ON THE TRAIL OF NEGRO FOLK-SONGS

A Collection Of Negro Traditional & Folk Songs with Sheet Music Lyrics & Commentaries - online book

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38
NEGRO FOLK-SONGS
Scotch version has a stronger ending, for in it the maiden roundly accuses her delinquent relatives and invokes spirited curses upon them. Child says that there are many versions of this familiar ballad theme, from both northern and southern Europe. One tradition is that of a young woman captured by the corsairs, who demand heavy ransom, which her own family refuse to pay but which her lover gladly gives. Another tradition holds that the story is all alle­gory, the golden ball signifying a maiden's honor, which when lost can be restored to her only by her lover. That would explain the sentence of death; for, in old times, death by burning or hanging was the penalty for unchastity on the part of a maid or wife.
Miss M. A. Owen gives a different and more dialectic Negro ver­sion in "Old Rabbit, the Voodoo," the story of a Negro child to whom a golden ball is given at her birth by a "conjur man." He warns that she must never break the string which binds the ball about her neck. But she does break it, and the ball by its magic turns her into a beautiful white girl. The child's mother dies and a step-mother steals the ball, whereupon the girl is changed back into a Negro. As if that were not enough, she is accused of having murdered the white girl, who is now, of course, missing. She is sentenced to death, and appeals to her father.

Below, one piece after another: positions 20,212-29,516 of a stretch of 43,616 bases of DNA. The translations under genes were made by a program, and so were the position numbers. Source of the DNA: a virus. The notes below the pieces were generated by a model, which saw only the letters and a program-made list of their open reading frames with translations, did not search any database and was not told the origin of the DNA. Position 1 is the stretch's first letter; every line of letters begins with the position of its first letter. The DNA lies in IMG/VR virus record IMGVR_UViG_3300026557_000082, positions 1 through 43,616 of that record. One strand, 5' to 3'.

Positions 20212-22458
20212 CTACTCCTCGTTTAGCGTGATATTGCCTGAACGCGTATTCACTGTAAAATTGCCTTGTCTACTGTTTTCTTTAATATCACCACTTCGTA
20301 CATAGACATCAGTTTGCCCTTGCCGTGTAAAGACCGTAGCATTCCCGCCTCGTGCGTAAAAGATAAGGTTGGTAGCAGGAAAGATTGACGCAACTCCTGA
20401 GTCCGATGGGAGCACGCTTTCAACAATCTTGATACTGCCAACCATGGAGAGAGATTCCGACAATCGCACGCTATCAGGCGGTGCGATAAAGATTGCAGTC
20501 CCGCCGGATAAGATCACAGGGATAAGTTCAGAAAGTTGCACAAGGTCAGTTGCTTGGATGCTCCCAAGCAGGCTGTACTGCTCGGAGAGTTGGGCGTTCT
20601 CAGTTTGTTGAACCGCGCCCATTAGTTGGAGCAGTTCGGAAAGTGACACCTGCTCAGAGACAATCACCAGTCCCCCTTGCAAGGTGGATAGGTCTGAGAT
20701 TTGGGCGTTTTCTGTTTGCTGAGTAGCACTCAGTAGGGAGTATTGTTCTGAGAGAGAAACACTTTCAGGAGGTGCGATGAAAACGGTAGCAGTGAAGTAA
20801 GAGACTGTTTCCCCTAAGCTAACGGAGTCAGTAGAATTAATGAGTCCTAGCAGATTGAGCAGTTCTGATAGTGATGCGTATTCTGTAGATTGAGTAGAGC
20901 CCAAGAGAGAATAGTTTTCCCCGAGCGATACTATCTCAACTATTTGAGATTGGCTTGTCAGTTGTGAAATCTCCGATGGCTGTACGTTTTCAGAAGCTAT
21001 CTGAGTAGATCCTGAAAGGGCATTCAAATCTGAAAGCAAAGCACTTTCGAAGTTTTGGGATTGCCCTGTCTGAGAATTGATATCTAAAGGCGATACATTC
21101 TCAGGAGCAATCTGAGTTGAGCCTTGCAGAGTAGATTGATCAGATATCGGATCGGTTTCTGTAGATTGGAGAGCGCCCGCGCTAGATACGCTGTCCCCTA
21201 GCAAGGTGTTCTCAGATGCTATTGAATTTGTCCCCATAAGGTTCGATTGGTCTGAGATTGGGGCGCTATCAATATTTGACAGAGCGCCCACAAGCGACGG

Oh, daddy, find dat golden ball,
Ur yo' see me hung 'pun de gallus-tree I
But father does not aid, for " he go by," and all her relatives in turn fail her. In this case even her "beau" turns his back upon her, and she is about to be hanged. At the last moment the magician appears, disguised as a "beggar-man," and restores the golden ball to the girl, whereupon her fairness and beauty return. The beggar himself changes on the spot to a handsome young man, who vanishes with the girl into the side of a hill.
Professor Smith writes later: "It was a matter of profound interest to me to learn that The Hangman's Tree, or The Maid Freed from the Gallows, had been dramatized by the Negroes and was being played in many remote sections of Virginia. So far as I know, this was the first instance on record of the popular dramatization of a ballad in this country.
"Nothing has interested me more in the quest of the ballad than to find that for, doubtless, hundreds of years the Negroes have been singing and acting this haunting old ballad and nobody knew any­thing about it. In addition to the evidence adduced in my article, I have a letter from Mrs. Robert R. Moton, wife of the former presi­dent of Hampton, now Tuskegee, dated December 2, 1915, saying: